The Blame Game

I never liked watching “The Apprentice” but my family loves it. So I thought I’d give it another try, but had to stop watching after 10 minutes, when Sir Alan Sugar said to a group, who lost a particular challenge… “Go away and find out who’s to blame”.

That is a cameo of traditional macho management that takes its values from the playground and the marketplace.

The following is a description of the show from the Personnel Today blog:

“Sugar revels in his role of business demigod and wields his stubby finger with relish each week, and the audience figures suggest that this celebration of blame his gripped the nation.”

The blogger goes on to share his opinion that like ‘greed’, ‘blame’ is good… and that we (HR) should do more it!

Hang on. Let’s hit the pause button. Or better still the ‘reflect’ button in our minds.

What kind of society do we create by this kind of thinking?

  • Identify who is to blame.
  • Get rid. Replace. Tell them off. Give them what for.
  • Discuss the problem and find the solution.
  • Get in a consultant/expert in to solve the problem.

My sense is that this leads to (and maintains) a macho management, negativity, dog eat dog, survival of the fittest, blame environment.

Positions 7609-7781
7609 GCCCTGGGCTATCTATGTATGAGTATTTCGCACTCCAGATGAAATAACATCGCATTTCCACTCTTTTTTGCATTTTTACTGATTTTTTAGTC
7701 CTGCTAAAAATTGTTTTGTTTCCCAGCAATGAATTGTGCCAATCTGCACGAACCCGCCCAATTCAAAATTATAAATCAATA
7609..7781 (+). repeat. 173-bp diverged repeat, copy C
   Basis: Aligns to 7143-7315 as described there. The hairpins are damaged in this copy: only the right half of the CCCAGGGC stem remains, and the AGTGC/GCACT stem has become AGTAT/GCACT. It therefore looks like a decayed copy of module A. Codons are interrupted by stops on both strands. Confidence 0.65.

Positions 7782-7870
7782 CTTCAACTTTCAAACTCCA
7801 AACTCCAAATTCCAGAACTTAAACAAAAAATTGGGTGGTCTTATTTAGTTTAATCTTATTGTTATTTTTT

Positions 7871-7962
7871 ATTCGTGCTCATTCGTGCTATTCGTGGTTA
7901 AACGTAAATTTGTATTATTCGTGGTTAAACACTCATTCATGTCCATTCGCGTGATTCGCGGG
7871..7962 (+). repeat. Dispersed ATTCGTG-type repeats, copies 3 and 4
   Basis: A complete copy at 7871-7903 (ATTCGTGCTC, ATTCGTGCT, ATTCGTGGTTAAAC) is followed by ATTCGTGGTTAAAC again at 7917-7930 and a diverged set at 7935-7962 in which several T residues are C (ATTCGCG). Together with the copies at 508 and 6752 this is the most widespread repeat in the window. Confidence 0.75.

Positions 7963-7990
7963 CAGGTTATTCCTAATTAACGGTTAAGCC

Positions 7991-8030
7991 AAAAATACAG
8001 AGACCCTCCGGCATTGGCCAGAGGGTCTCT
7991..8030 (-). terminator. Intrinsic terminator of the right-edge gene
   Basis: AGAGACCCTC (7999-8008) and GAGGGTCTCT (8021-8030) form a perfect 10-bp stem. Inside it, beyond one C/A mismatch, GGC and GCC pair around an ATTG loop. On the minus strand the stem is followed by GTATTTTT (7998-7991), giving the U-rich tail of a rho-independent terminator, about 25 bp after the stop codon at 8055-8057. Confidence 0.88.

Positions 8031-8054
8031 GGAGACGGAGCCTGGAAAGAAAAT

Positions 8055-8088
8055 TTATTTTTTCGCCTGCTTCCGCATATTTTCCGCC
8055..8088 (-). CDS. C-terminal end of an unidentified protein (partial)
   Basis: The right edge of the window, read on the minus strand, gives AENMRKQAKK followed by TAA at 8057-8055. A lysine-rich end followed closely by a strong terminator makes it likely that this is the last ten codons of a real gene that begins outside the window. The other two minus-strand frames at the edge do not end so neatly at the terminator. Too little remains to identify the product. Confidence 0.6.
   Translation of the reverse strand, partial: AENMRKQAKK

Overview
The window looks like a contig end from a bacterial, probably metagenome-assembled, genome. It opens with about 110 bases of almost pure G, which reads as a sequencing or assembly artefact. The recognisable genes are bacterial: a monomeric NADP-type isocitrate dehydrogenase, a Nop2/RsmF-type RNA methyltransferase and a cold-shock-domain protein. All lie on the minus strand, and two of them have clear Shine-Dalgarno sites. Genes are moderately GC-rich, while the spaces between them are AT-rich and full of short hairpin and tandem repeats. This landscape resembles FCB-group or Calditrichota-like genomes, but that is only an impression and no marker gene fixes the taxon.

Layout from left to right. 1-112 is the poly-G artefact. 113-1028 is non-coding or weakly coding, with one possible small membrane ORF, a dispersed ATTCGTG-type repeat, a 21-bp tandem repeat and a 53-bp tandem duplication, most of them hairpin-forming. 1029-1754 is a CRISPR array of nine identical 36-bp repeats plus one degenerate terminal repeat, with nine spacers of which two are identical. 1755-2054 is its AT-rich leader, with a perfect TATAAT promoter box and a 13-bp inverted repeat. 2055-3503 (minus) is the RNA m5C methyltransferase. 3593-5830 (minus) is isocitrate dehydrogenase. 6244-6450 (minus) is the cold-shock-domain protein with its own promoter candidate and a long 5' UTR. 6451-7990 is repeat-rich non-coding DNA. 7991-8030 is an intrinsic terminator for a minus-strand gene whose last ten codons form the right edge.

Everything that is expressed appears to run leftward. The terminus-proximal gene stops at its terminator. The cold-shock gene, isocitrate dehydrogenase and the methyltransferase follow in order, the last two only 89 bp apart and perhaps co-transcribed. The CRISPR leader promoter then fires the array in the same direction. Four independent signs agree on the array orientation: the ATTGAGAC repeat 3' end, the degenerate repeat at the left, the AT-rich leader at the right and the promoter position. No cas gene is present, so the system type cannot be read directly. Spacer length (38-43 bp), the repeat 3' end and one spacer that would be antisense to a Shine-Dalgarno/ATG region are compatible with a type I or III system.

It’s not jut conceptual. This ‘worldview’ encourages certain types of behaviour. In a blame culture, people behave in blaming ways. These behaviours are self-sustaining and self-perpetuating. It breeds a suspicion, politicking, backbiting, draconian organisational practice and non-risk taking. In these cultures, feedback such as “you should do better next time”, and even training and development events are seen as threats.

I am now going to make a bold claim!

We can change our social world by changing our organising grammar to:

  • Let’s discuss a helpful process for creating change.
  • How can we inquire into and build on the best of what is?
  • What can we help people to learn?
  • How can we value everyone’s contribution?
  • Who else, amongst us, do we need to involve?
  • What processes do we need to put in place to help us improve continuously?
  • How can we develop, coach and mentor people through a project?

In the words of one of my favourite song, its ‘more than words’. It’s about an attitude and a particular perspective on life and how we want our human communities to be (including our work communities).

In the workplace, this counter-cultural way of thinking can potentially help our organisations become more life-giving and supportive places to be. This in turn leads to productively, innovation and creativity… through a sense of collaborative endeavour.

In my humble opinion, this approach is more likely to lead to the achievement of organisational goals than a culture based on shame and blame. Who would you rather work for… Pixar or Amstrad – take your pick.

In a Christian setting, we could and should go further by asking ourselves… “How might we create a ’forgiveness’ rather than a ‘blame’ culture”? What can we do to enable and help our people behave in constructive, encouraging and forgiving ways?